Posted by

Allen Adams Allen Adams
This e-mail address is being protected from spambots. You need JavaScript enabled to view it

edge staff writer


Teenage wasteland - 'The Edge of Seventeen'

Rate this item
(1 Vote)

Coming of age film funny and fraught, snarky and sincere

Making a good coming of age movie basically requires catching lightning in a bottle. You've got to come up with a quality script that either erases or embraces teen clichs and tropes. You have to land a director with a real depth of understanding regarding the characters and the story. And you have to have performers particularly young performers who are both willing and able to build portrayals that have a depth of genuineness.

Sincere without being cloying, funny without making fun, honest without being preachy, unique without lacking relatability it's difficult to keep all those plates spinning at the appropriate speed. It almost makes you wonder if it's worth the effort; ultimately, aren't all teen movies more or less the same?

And then you see something like 'The Edge of Seventeen' and you realize just how good a teen movie can be.

Nadine (Hailee Steinfeld, 'Term Life') is 17. Most of her life has been a struggle to fit in so much so that she has essentially given up trying. It doesn't help that her older brother Darian (Blake Jenner, 'Everybody Wants Some!!') is pretty much Mr. High School, the kind of perfect that Nadine finds unendingly frustrating. Her mother Mona (Kyra Sedgwick, 'Big Sky') is wrapped up in her own problems and doesn't know how to deal with her.

Nadine's only refuge and only friend comes in the form of Krista (Haley Lu Richardson, 'The Bronze'). The two have been inseparable companions for a decade, often serving as the sole comfort to the other throughout the particularly tough times of adolescence.

Nadine's life is thrown into disarray, however, when Krista enters into a relationshipwith Darian. Unable to cope with what she sees as a betrayal, Nadine struggles. She seeks solace and comfort through a variety of means. Long (and largely unwelcome) interactions with her bluntly unflappable teacher Mr. Bruner (Woody Harrelson, 'LBJ'). Awkward interactions with Erwin (Hayden Szeto, 'The Unbidden'), the awkward boy who likes her. Unrequited pining for bad boy Nick Mossman (Alexander Calvert, 'Lost After Dark').

None of it seems to work. Nadine makes poor decision after poor decision; she's utterly directionless and left to watch as her entire world is turned upside down. The only constants are snarky attitude and simmering resentment not exactly the best formula for making (or keeping) friends.

And when you're 17, there are times when you could really use a friend.

'The Edge of Seventeen' checks all the teen movie boxes, but does so in a fashion that feels fresh and engaging in a way that we haven't seen since the heyday of John Hughes. This movie is smart and self-aware and fueled by an offbeat sensibility that makes it the kind of film that something like 'Juno' tried to convince us that it was. It's messy and sincere while still making plenty of room for humor; it isn't worried about perfect people or perfect endings. It's the pain of high school writ large.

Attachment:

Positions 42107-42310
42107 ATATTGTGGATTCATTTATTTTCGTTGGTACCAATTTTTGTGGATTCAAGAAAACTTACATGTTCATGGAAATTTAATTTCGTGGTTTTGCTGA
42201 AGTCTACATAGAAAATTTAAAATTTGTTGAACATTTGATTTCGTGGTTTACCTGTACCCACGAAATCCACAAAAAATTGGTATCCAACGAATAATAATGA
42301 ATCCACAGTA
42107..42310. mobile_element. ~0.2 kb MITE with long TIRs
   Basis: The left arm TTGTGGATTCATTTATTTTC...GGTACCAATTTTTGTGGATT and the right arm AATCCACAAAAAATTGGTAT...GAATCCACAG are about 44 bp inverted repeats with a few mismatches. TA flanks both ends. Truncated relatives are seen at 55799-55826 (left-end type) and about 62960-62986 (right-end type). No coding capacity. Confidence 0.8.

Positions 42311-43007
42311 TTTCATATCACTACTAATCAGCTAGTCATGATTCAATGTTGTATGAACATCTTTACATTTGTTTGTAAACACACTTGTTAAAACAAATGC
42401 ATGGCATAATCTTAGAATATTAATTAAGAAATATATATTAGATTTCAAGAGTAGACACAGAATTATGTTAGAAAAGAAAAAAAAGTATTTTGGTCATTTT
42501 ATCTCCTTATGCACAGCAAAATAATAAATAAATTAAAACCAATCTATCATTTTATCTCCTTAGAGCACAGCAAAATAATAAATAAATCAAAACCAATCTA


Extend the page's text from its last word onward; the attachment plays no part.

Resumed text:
Obviously, much of the credit has to go to writer/director Kelly Fremon Craig. This film marks her directorial debut and just her second feature screenplay, yet she handles the material with the measured touch of a veteran. There's a depth of understanding that you don't always see particularly with teen movies and a solid sense of style that, while not flashy, is quite the effective fit. She might not have been the first choice to direct her own story, but she was absolutely the right one.

Teen movies are especially beholden to quality of performance; the reality is that young actors aren't always up to the demands laid on them by more complex fare. 'The Edge of Seventeen' gets a star turn courtesy of Hailee Steinfeld, whose take on Nadine is exquisite, capturing the roiling and churning internal battle inherent to teenage girldom. She can be mean and unpleasant or sweet and vulnerable or clever and witty sometimes all at once. It is a performance that embodies the mercurial nature of being a teenager and it's outstanding.

Steinfeld's not alone in her strong performance. Richardson is great, while Jenner turns in a surprisingly nuanced performance. Sedgwick is engagingly unhinged. And Harrelson is flat-out great. Mr. Bruner is a character whose success relies almost totally on tone too nice and he's a milquetoast, too harsh and he's an unredeemable jerk. Instead, we get a regular guy who's in the middle. He cares, but he doesn't coddle. He's unafraid to be blunt sometimes brutally so.

Every generation has movies that resonate with it, films that tell the stories of the myriad highs and lows of being a teenager. A select few will manage to transcend generational boundaries and continue to find connections long after their original audiences have grown into adulthood.

If there's any justice, 'The Edge of Seventeen' will be one of those select few.

[5 out of 5]

Last modified on Tuesday, 31 January 2017 19:24


The Maine Edge. All rights reserved. Privacy policy. Terms & Conditions.

Website CMS and Development by Links Online Marketing, LLC, Bangor Maine